Facing a New Year cash crunch, Pemex is running out of quick fixes to cover debt payments, and analysts warn that life-saving reforms are needed to the tax structure of the world’s most indebted oil company.
Mexico’s state oil company recently cashed in government notes earmarked to help plug vast pension liabilities. With that, it bought itself a breather from a $2bn debt payment due in January.
But even after that financial manoeuvre, which has raised $4.8bn, Mexico’s biggest company will probably still have to issue debt in January and to require further state aid in 2021.
“It's a bigger and bigger hole,” said Simon Waever, strategist at Morgan Stanley.
“Oil production isn’t rebounding and the government doesn't have as many revenues to play with,” he said. “Unless they are lucky and production picks up, they will need to consider other ways. A broader tax reform is the most realistic solution.”
Once a lucrative cash cow for the Mexican state, Pemex now limps from handout to handout from a government whose own resources were under severe strain even before Covid-19 pushed Mexico into its worst recession in a century.
Pemex is trapped in a Catch-22: most of its earnings go to the government in tax, leaving it too little to invest in boosting production and forcing it to use debt to finance capital spending.
Since the government has vowed not to increase Pemex’s $110.3bn debt mountain, the company has had to keep going cap in hand for help.
“Pemex’s situation is much worse than everyone in the markets thinks,” said one former senior official.
“They’re burning through cash at the speed of light.”
Pemex’s tax burden has been reduced from 65 per cent in 2019 to 58 per cent this year and is set to fall to 54 per cent in 2021. It last year funded only 11 per cent of the national budget, roughly a quarter of its contribution to government coffers in 2008.
But the government’s own dwindling sources of income, and its need to husband resources to fund priority social programmes, means it will not yet entertain the comprehensive tax reform that Pemex needs to survive.
Pemex in mid-November swapped 129bn pesos ($6bn) in untradeable promissory notes given by the government for standard sovereign debt, and then cashed that in.
The promissory notes, a form of government IOU, had been intended to help reduce pension liabilities that Gonzalo Monroy, an energy analyst, reckons will widen from $77bn in 2019 to $84bn in 2020.
“They haven’t said how they monetised the bonds. Foreign ownership went up significantly [in November] so either they just sold them abroad [in the market] or, and I think more likely, they entered a repurchase agreement with foreign banks where they exchanged these new liquid government bonds with foreign banks and the foreign banks gave them cash with the promise that Pemex would buy them back in future,” said Mr Waever.
“They’re very good at finding creative ways [to refinance Pemex] and this is yet another one,” he added.
Pemex has tapped the promissory notes once before. Aaron Gifford, emerging markets sovereign analyst at T Rowe Price, said he believed Pemex had now exhausted them, boosting unfunded pension liabilities.
Still, by using sovereign debt, Pemex sent a signal of government backing to the markets.
Pemex’s debt has no explicit government guarantee. However, President Andrés Manuel López Obrador, an energy nationalist, has made clear he would do whatever it takes to rescue a company he remembers as a motor of national development from his youth in the southern oil state of Tabasco.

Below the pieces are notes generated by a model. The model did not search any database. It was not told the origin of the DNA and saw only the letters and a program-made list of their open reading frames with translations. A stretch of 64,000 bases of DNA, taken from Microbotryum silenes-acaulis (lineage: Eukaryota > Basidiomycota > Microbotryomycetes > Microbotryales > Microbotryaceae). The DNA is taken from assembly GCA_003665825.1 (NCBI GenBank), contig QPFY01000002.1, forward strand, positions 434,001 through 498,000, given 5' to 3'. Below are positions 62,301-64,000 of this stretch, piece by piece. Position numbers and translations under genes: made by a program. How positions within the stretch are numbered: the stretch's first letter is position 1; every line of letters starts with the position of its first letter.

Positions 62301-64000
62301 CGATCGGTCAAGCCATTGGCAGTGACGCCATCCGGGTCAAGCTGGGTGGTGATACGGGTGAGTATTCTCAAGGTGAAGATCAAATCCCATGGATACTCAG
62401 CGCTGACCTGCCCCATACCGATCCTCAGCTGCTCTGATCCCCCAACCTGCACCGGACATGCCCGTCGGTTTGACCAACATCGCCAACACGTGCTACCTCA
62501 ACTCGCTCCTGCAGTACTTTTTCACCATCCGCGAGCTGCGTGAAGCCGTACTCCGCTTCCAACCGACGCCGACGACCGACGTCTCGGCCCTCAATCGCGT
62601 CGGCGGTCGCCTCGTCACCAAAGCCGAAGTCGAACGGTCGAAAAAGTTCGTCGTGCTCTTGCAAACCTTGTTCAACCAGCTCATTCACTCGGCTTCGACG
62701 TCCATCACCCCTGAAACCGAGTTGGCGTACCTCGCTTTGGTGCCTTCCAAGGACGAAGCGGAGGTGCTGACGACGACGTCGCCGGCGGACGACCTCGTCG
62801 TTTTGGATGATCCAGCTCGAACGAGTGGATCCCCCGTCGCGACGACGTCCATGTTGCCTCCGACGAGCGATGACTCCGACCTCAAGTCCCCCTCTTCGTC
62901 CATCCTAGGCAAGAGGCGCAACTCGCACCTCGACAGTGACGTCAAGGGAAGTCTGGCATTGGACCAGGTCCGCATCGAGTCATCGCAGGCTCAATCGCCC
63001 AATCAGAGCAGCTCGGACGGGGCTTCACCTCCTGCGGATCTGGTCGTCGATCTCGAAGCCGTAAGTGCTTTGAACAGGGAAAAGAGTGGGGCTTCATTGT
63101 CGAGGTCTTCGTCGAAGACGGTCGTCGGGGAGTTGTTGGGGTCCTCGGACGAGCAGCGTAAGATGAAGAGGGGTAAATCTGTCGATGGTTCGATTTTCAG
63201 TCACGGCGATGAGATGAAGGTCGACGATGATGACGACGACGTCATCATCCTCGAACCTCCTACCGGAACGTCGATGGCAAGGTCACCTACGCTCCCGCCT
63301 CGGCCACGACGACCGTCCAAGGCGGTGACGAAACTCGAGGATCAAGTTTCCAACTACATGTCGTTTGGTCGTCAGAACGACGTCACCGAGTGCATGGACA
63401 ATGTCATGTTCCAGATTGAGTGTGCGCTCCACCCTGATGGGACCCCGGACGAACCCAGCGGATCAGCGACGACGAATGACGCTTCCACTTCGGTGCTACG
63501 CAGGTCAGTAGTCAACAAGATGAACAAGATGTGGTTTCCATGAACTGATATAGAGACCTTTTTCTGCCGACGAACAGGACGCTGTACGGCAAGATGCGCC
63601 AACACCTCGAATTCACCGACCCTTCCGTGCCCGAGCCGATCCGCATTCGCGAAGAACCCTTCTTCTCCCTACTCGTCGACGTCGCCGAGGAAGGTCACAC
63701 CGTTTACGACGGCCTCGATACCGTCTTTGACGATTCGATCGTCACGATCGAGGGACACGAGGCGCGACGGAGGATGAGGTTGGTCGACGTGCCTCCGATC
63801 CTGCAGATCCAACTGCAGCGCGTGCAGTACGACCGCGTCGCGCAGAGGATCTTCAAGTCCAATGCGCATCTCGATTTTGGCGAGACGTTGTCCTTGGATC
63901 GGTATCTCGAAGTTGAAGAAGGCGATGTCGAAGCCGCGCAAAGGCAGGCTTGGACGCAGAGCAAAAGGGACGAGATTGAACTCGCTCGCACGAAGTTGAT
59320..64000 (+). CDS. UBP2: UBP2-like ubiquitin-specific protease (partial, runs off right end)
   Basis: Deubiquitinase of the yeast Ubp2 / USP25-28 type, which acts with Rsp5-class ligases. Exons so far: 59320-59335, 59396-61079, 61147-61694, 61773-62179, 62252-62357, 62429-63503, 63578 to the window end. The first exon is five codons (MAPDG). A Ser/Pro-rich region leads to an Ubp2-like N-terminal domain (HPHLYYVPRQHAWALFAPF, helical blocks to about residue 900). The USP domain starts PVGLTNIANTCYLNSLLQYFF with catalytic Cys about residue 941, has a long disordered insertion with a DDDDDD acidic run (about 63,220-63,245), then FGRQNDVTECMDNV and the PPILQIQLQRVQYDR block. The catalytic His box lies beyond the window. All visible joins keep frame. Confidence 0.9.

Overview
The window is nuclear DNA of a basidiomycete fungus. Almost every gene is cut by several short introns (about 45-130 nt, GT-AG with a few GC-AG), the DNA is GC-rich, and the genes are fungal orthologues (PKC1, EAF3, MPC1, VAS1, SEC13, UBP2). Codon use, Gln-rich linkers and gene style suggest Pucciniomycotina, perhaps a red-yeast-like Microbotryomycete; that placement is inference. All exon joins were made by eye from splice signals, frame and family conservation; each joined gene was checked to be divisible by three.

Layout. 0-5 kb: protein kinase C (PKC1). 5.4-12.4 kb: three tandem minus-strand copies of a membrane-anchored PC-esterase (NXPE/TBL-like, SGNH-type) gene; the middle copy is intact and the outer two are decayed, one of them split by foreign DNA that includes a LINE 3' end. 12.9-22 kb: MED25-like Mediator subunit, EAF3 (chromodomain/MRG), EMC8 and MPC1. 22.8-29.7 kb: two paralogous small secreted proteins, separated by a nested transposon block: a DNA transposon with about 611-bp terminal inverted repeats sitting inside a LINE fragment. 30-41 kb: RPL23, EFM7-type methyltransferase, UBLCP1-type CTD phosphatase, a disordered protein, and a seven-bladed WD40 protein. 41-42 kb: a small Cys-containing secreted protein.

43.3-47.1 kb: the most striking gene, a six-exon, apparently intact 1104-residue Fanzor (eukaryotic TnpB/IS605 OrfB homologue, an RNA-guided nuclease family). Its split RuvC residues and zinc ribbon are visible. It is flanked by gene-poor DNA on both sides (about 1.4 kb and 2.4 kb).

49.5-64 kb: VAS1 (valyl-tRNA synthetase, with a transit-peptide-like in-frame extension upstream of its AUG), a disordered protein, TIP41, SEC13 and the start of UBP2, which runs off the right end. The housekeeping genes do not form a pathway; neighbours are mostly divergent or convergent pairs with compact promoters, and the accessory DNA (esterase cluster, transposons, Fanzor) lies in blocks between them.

In another piece of assistance, the energy ministry recently imposed new rules on fuel imports, slashing import permits to five years from 20 years in a move that Mexico’s antitrust commission said would hamper private investment in the sector.
Pemex raised $6.5bn in 2020 but faces $6bn in debt maturities in 2021.
Greg Magnuson, an analyst at Neuberger Berman, said the latest debt operation “could be a prelude to a return to market to address short-term maturities in the new year”.
Mr Waever at Morgan Stanley expects Pemex to issue $10bn during the year, with a $5bn sale in January.
A bond sale would probably go down well: Pemex debt was downgraded to junk this year, making it an attractive high yield in a negative interest rate world. Current yields on its benchmark bonds maturing in 2027 hovered around 5.4 per cent, a sharp decline from roughly 8 per cent at the start of November.
But analysts agree Pemex needs more than quick fixes.
“The ability to continually implement ad hoc, one-time support measures is going to diminish over time,” said Patti McConachie, a senior analyst at asset manager Columbia Threadneedle.
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She saw just a “limited window” before the government would have to implement “sustainable change” for Pemex.
However, Mr López Obrador has vowed not to implement tax changes in the first three years of his government as he seeks to keep his party’s legislative majority in midterm elections next June.
Rating agency Moody’s Investors Service estimates Pemex has $10bn in negative cash flow and will somehow need to come up with nearly $15bn next year.
But Mr Gifford said that could be lower — a “manageable” $10bn to $11bn — if the company rolled over debt and kept production and investment flat. Data from CNH, the regulator, show Pemex’s production slumped 6 per cent from January to October.
“They’re going to need support very soon in 2021,” cautioned the former official.
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